EU cracks down on Silicon Valley with new tax proposals
The European Union wants to raise taxes for some of the biggest U.S. tech companies, like Amazon, Google and Facebook, in an effort to open up competition to other businesses that service over 500 million EU customers. In a proposal laid out Thursday, EU regulators said international tax laws are outdated and suggested they would put forward new mandates if a rewrite of the international tax code didn't happen by next spring.
Why it matters: The absence of regulation to curb the dominance of tech giants has enabled them to grow so big that just a few companies own the majority of digital advertising and e-commerce revenue globally. European regulators have been far more aggressive in policing technology companies than the U.S. government and has issued several antitrust penalties, including a $2.7 billion fine against Google earlier this year.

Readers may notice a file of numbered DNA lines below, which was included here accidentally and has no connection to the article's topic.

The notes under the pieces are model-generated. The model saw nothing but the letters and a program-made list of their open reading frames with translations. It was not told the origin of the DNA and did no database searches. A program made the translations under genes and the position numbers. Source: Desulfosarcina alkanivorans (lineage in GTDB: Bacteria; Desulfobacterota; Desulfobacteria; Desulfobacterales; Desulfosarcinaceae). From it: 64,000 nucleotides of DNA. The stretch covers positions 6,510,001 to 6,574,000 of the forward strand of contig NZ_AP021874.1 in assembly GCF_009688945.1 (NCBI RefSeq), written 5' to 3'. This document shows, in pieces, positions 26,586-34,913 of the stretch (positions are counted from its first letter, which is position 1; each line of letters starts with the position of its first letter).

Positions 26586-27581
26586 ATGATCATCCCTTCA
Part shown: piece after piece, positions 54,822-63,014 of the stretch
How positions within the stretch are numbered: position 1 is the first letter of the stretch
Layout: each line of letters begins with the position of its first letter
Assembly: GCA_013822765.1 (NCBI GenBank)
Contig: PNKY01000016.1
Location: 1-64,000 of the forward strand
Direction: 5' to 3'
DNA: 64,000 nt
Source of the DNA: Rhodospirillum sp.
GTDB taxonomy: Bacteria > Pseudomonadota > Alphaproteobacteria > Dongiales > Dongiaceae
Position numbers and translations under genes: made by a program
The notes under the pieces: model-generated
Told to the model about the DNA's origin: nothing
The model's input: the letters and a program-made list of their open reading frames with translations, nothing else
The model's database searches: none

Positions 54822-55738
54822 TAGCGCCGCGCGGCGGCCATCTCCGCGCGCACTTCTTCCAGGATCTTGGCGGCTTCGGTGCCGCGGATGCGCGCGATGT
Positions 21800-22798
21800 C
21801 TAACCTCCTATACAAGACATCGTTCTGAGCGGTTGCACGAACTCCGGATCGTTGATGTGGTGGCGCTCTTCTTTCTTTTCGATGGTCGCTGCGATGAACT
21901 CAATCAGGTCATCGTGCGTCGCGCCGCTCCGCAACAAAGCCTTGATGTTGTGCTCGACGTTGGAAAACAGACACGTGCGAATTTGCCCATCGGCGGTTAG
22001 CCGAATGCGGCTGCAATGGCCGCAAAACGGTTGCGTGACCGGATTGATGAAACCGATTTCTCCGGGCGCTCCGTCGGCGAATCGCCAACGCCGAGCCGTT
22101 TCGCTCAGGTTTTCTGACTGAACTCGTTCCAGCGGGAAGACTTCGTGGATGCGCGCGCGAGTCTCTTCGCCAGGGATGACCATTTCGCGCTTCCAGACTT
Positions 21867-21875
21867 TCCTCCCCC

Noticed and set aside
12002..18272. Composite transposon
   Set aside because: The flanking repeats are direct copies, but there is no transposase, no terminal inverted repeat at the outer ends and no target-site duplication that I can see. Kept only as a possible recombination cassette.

Recommendations: EU regulators recommended several options, including an "equalization" tax, on digital revenue and a "withholding" tax on digital transactions of goods and services to companies outside of the EU.
In response, the technology industry trade group ITI released a statement urging the EU to ensure its policymaking "is consistent with the larger multilateral cooperation" and urging US lawmakers to modernize the U.S. tax code by passing pro-growth tax reform.